Japan Geoscience Union Meeting 2016

Presentation information


Symbol S (Solid Earth Sciences) » S-VC Volcanology

[S-VC49] Real-time volcanology: Integration of geophysical and material science observations and physical modeling

Tue. May 24, 2016 5:15 PM - 6:30 PM Poster Hall (International Exhibition Hall HALL6)

Convener:*Satoshi Okumura(Division of Earth and Planetary Materials Science, Department of Earth Science, Graduate School of Science, Tohoku University), Tomofumi Kozono(Department of Geophysics, Graduate School of Science, Tohoku University), Yosuke Aoki(Earthquake Research Institute, University of Tokyo)

5:15 PM - 6:30 PM

[SVC49-P06] Changing timescale from magma mixing to ejection with eruptive timing-An example from the Shinmoe-dake 2011 eruption-

*Yuki Suzuki1, Takeyoshi Sakai1, Mie Ichihara2 (1.Department of Earth Sciences, Faculty of Education and Integrated Arts of Sciences, Waseda University, 2.ERI, Univ. of Tokyo)

Keywords:Eruption triggering, Shinmoe-dake, Mush-like felsic magma, Magma mixing, Magnetite, Diffusion profiles

Investigating mechanism and timescale of eruption triggering is one of the important tasks in volcanology. Injection of high temperature magma into the low temperature magma reservoir triggered the Shinmoe-dake 2011 eruption, by remobilizing the mush-like, immobile low temperature magma (Suzuki et al., 2013). Some studies (Tomiya et al., 2013; Suzuki et al., 2013) already reported timescale from magma mixing to eruption for this eruption, by using zoning (diffusion) profiles in magnetite phenocrysts originated from the low temperature magma; that varies between 0.7h and 15.2h in Suzuki et al. (2013) which investigated several magnetite phenocrysts in a pumice clast erupted in the late stage of the second sub-Plinian (Jan 27AM) event. However, it remained unsolved whether timescale from magma mixing to eruption has correlation with eruption timing. If the timescale is constant throughout the 2011 eruption, it means magma mixing occurred repeatedly (e.g. Nakamura, 1995). We here focus on three sub-Plinian events (Jan 26PM, 27AM, 27PM) that occurred intermittently in the climactic phase of the 2011 eruption. To answer above question, we examined a succession of sub-Plinian deposit (Layer 2-5, Nakada et al., 2013).
In this preliminary study, only Layer2-low, Layer3-low and Layer4-low (“low” means lower part of each unit) were investigated. According to Suzuki et al. (2014, JpGU meeting), Layer-2low and Layer-3low are from the first sub-Plinian event, and Layer-4 low is from the second sub-Plinian event. Magnetites included in ash size particles (500-1400μm) were investigated. Relatively large magnetites are preferable to read chemical and thermal history, and maximum size of magnetite phenocryst in thin sections of hand-size pumice reaches 300μm (Suzuki et al., 2013). The ash particles (both pumice and free crystal) including large magnetite can be more than 500μm. The reason why we used ash size particles was to randomly pick up magnetites with various histories and mount them on single microscope slide. For EPMA analyses, we used magnetite whose rim is in contact with groundmass and whose 2D size is more than 150μm to minimize cut-section effect. To acquire zoning profiles, point analyses were carried out at 5μm intervals and 10μm intervals for marginal part (up to 20μm from rim) and inner part, respectively. Number of investigated magnetite reached ca. 20 for each eruptive unit.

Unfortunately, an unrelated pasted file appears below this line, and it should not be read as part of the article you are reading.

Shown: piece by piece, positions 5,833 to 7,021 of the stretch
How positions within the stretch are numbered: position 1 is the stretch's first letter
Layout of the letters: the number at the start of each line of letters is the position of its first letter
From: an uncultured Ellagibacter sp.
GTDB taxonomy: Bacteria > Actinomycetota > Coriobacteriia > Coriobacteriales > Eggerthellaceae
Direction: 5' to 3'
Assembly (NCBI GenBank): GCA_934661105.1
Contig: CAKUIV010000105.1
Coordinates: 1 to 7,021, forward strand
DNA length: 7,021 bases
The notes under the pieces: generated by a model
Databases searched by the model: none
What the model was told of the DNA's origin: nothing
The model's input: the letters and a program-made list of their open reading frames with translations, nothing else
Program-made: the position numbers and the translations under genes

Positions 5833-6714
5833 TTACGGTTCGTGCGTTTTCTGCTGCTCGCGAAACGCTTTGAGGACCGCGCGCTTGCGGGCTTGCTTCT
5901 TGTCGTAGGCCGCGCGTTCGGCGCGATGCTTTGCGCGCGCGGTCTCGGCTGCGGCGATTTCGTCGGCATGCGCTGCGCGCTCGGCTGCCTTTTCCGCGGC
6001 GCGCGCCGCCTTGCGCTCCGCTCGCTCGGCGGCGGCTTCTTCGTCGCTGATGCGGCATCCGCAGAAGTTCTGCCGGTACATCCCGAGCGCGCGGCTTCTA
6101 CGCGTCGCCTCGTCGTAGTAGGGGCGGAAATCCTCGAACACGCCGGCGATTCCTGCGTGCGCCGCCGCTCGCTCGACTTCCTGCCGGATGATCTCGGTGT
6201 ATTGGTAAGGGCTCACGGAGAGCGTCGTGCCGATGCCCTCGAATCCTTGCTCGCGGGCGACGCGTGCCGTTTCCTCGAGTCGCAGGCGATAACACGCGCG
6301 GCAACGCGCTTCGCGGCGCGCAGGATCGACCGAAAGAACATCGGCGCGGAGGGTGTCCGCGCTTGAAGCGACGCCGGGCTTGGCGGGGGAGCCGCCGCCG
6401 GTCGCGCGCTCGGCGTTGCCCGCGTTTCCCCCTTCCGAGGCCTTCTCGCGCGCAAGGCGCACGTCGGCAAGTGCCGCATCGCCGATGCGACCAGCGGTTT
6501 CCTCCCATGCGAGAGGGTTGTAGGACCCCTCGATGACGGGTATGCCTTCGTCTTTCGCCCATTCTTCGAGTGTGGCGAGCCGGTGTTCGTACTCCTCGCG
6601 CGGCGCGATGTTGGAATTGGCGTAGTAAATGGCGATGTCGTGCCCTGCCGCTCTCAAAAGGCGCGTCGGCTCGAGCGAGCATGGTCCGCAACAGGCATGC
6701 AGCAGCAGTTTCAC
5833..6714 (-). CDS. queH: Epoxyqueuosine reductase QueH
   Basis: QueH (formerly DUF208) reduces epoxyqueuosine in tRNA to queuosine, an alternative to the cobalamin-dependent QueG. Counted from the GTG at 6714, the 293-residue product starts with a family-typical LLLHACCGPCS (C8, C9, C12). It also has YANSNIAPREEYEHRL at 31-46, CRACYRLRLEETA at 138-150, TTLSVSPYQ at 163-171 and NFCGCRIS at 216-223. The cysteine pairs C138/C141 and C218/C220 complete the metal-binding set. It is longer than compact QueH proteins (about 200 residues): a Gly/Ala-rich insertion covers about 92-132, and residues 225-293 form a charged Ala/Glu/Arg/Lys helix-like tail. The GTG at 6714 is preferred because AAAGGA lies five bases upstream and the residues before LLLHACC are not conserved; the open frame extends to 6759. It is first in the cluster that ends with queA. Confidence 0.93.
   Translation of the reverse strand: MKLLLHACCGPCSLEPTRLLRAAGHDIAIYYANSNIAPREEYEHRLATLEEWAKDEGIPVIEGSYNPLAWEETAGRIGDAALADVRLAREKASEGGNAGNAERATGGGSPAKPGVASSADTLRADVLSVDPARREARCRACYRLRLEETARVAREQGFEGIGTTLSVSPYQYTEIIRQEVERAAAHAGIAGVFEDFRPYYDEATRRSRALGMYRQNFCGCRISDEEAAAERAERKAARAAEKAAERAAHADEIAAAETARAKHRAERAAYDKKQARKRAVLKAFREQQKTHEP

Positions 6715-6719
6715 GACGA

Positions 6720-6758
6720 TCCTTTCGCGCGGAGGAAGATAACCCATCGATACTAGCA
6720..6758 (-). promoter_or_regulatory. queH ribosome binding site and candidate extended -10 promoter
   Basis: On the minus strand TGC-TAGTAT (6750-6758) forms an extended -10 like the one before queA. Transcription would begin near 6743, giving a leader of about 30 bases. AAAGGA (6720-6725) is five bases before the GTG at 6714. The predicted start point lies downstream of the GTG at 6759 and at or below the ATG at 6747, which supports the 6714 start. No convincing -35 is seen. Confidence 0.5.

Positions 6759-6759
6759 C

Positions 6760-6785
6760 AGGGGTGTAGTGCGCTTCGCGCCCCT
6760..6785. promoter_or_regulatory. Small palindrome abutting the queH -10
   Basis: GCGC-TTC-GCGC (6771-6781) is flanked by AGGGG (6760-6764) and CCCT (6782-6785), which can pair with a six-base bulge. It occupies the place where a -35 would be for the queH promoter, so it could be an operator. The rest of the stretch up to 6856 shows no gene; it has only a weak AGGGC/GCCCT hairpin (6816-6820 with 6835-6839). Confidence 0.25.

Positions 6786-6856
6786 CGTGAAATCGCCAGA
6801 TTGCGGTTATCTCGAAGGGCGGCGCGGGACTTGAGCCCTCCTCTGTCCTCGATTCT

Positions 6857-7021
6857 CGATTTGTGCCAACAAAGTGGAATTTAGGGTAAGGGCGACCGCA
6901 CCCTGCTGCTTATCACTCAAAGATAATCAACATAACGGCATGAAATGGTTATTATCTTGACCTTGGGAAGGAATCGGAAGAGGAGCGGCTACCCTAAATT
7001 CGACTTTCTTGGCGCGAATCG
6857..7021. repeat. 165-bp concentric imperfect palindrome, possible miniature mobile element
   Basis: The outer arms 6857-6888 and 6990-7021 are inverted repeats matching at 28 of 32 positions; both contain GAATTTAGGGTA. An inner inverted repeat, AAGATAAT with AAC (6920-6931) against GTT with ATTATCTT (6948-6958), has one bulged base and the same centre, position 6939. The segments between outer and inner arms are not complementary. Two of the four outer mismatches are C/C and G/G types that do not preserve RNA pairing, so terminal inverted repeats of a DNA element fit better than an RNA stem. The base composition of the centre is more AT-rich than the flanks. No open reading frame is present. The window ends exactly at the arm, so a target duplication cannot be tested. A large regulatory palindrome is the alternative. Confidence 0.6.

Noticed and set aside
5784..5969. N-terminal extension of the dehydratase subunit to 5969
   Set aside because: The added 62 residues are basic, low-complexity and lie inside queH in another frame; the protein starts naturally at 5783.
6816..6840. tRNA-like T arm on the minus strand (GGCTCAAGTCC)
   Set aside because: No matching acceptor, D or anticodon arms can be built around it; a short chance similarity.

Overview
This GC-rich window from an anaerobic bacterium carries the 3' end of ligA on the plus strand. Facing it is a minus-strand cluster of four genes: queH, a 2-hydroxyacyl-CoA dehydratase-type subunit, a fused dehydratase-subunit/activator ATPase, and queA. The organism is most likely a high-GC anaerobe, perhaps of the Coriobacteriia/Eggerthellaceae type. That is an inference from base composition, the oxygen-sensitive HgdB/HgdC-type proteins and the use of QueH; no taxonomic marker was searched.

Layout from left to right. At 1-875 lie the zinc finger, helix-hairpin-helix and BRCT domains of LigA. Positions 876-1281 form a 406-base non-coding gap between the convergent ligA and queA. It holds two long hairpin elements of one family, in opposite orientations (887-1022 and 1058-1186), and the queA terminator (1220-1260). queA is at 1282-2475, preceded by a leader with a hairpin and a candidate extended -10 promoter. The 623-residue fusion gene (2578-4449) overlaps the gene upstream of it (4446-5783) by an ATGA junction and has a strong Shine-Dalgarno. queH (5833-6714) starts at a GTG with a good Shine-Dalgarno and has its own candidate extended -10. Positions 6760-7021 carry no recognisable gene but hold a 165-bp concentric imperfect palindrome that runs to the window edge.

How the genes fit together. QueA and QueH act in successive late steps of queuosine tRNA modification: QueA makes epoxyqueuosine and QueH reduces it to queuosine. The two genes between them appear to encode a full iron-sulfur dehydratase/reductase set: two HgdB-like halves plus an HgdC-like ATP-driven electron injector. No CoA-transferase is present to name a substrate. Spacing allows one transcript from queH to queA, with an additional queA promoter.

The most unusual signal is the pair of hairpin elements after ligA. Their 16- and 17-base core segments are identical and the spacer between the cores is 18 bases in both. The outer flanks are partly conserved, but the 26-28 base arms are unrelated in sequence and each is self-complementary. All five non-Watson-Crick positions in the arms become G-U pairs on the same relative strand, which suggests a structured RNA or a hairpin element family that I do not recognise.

Although shapes of zoning profiles have a variation for 20 crystals, all show reverse zoning in MgO. Maximum MgO contents in reversely zoned parts do no systematically change with eruptive unit, which is consistent with the continuous ejection of equally mixed magmas of the same endmember magmas (Suzuki et al., 2013). We found two tendencies this time. First, most magnetites from Layer2-low have reversely zoned parts only in the marginal parts (e.g. up to 20μm from the rim), which differs from magnetites of other units. This might indicate timescale from mixing to eruption was mostly shorter in mixed magmas erupted as Layer2-low deposit. This could happen if major magma mixing occurred only in the beginning of the whole sub-Plinian activity. The second point is related to MgO contents of the unzoned inner parts. The MgO contents for 20 grains show bimodal distribution only in Layer2-low. In addition, minimum MgO contents for 20 magnetites seem lower in Layer2-low. This might show the different thermal and chemical history of the remobilized low temperature magmas depending on the stage of whole sub-Plinian activity. Additional analyses for other eruptive units (Layer2-up, Layer3-up, Layer4-up and Layer5) and calculation of absolute timescale from mixing to eruption are necessary to confirm above models.